These are chopping boards that use squares of various hardwoods as the palette for Pixel Art.
This is an idea I picked up from 1337motif. He's got some awesome designs, and it's fantastic quality, so please check out his work.
If you can get your hands on all the tools (I'm afraid there's a fair few of them in this instructable), and you love sanding (there's A LOT of that), crack on and have a go! If you don't have the tools and don't like sanding, I've made some that you can get from my Etsy shop here.
I'm always open to feedback, so please comment and let me know how I could do it better!
- Table saw
- Mitre saw
- Router w/ chamfer bit
- Digital caliper
- Belt sander
- Random Orbit sander
- PPE - Goggles, ear defenders, dust mask
Step 1: Gather Your Wood, and Make It Into Rods
This project is great for using up offcuts. If you haven't got any offcuts get down your local timber yard and they'll probably sell you a bundle of theirs pretty cheap.
The timber I managed to scrape together included Ash, Meranti, Iroko, and a little Teak. The first step is to turn this all into 15mm (or whatever pixel size you want) square rods with as little error as possible.
So, everything got fed to the thicknesser until it was all a smidge over 15mm thick (measure with digital calliper).
An edge on each piece was planed square, then a 16mm thick rod cut off on the table saw. This was repeated until everything was 16mmx15mm rods with 3 planed square sides.
Then a few more passes through the thicknesser to take it down to 15mm (start on the unplaned edge). Rotate the rod on the last pass to ensure the sides are nice and uniform.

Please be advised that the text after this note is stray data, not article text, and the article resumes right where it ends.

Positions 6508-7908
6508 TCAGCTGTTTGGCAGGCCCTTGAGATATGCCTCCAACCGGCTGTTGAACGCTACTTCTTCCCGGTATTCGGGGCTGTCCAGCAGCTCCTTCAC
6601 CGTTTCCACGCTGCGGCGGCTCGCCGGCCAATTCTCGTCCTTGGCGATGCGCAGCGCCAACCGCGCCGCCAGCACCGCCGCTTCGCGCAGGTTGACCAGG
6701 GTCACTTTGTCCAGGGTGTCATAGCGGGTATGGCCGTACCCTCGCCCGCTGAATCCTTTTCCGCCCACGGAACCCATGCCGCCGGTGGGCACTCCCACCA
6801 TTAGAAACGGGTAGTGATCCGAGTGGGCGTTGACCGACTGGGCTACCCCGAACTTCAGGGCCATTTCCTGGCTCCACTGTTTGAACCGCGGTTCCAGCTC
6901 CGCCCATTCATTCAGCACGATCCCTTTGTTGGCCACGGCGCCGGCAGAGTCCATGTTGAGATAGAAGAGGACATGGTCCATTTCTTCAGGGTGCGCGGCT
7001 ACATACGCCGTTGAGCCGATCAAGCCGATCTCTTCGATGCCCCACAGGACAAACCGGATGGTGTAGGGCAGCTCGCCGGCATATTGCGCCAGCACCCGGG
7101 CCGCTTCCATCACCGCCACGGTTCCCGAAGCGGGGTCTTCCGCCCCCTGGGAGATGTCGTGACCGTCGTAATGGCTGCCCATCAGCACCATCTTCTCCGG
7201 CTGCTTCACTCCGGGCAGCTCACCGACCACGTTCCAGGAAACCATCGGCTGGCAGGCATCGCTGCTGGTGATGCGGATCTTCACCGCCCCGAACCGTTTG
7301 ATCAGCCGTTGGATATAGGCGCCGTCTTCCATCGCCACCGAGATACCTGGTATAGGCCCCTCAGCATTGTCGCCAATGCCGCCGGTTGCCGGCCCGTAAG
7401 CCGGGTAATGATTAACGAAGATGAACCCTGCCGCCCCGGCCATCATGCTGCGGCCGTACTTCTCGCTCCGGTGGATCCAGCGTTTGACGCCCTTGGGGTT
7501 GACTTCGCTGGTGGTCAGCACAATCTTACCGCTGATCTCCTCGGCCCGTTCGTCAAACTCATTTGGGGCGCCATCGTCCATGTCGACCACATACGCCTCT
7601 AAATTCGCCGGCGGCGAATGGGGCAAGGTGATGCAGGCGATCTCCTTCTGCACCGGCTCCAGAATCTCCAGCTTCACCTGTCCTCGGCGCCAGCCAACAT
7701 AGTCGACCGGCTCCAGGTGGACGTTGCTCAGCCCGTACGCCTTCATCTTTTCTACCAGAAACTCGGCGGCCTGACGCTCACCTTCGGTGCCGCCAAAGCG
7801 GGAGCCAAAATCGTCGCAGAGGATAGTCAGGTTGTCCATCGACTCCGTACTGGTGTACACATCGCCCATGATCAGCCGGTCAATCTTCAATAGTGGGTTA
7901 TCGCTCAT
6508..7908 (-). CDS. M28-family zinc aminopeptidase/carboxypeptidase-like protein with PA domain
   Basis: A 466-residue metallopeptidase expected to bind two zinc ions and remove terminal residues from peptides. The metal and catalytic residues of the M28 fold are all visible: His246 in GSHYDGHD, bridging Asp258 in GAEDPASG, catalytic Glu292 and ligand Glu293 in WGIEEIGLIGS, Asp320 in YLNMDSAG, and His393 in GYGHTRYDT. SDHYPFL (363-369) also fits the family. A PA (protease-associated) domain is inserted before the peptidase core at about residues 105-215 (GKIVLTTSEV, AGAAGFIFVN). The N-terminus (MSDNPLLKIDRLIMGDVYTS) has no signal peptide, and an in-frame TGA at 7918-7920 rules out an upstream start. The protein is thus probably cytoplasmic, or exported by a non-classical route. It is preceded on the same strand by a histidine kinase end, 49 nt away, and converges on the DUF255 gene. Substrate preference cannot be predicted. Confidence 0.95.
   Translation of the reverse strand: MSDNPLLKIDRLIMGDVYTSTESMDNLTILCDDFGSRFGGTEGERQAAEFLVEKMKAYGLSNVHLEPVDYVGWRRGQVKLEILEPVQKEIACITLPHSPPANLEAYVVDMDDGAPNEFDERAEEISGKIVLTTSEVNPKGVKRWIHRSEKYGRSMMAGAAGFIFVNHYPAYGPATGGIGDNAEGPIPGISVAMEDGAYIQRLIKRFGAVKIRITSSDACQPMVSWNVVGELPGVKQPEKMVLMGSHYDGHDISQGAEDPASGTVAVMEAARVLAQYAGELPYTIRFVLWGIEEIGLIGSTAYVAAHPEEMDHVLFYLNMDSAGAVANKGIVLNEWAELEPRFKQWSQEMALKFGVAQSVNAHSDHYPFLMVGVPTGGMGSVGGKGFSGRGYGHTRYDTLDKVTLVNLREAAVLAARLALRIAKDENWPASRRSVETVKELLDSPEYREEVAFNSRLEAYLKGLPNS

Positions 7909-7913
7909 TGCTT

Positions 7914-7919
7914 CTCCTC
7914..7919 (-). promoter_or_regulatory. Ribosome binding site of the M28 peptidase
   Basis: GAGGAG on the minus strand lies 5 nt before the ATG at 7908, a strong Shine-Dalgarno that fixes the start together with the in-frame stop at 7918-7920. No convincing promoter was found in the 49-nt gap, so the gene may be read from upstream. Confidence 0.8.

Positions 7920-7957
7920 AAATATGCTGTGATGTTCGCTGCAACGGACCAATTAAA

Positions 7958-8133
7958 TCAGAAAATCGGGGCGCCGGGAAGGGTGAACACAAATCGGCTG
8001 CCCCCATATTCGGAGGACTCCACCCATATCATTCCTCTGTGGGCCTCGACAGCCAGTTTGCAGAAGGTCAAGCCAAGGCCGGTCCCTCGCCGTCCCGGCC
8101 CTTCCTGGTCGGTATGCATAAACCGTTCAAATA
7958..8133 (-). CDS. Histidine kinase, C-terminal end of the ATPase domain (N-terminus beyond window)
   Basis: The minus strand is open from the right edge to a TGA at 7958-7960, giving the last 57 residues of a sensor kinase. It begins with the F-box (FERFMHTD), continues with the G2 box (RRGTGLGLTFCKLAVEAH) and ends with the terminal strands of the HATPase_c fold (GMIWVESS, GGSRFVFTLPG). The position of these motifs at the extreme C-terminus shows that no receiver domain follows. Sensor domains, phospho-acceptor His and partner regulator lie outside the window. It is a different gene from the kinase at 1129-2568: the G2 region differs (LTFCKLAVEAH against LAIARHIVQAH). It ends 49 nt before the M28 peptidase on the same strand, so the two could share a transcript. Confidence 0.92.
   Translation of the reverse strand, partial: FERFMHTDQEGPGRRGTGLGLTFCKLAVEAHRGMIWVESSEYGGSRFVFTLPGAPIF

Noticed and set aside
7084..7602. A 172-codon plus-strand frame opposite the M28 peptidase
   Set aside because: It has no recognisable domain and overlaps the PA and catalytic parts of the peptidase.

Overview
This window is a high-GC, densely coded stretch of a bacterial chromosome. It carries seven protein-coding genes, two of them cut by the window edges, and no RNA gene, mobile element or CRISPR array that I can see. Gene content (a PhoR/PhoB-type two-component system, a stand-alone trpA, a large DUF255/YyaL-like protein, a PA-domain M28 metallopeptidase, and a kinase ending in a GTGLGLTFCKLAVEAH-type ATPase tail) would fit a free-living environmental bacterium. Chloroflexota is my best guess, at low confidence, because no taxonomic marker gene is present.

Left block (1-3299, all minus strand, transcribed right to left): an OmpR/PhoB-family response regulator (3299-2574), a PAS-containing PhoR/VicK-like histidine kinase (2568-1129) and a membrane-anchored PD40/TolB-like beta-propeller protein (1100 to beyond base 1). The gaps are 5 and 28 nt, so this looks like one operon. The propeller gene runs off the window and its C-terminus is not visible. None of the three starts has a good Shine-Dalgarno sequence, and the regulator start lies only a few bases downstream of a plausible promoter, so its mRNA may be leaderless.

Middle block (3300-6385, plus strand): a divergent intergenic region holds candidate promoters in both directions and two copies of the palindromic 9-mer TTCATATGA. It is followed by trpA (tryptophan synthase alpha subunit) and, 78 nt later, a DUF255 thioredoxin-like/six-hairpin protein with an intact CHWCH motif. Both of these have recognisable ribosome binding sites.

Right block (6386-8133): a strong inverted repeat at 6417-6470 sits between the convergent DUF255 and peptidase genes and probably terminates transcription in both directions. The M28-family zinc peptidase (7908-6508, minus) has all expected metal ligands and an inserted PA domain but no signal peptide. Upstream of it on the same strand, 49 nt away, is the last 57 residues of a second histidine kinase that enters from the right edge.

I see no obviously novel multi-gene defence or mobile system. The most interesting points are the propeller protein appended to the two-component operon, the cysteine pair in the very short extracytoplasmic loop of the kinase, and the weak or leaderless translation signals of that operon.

Step 2: Pixels
Now that all that wood is nice even rods, it's time to turn it all into pixels.
Using a mitre saw I cut all the rods into 2cm bits. I cut the rods in 4's to save time and minimise breakout.
It's a good idea to tidy up each pixel, because you're likely to get a fair bit of breakout that will mess up the gluing stage. I painstakingly sanded & inspected each pixel ready for gluing.
I also went a bit OCD and stacked them all neatly in shoe boxes, along with some squares from a previous pixel making sess. This turned out to be a really good idea as it made them easy to count, so I knew what the limitations of my palette were before planning what to make.
Step 3: Design
To get any kind of usable canvas your grid will want to be around 16x20 (that's 320 pixels!). I made a grid on photoshop and played around with pixels until I landed on a design I thought would work. You palette is basically shades of brown, so you need to keep it pretty simple!
For this chopping board I went for a curly tash face in honour of Movember. It's made using Ash for the background, Teak for the tash & frames, and Iroko for the glass.
I hot glued a load of sticks onto the back of a cupboard door as a sort of prototyping board, and laid out the design.
Step 4: Glue
For this step I used Gorilla wood glue, but any strong FDA approved wood glue should work. I think Titebond III is another one that's ok.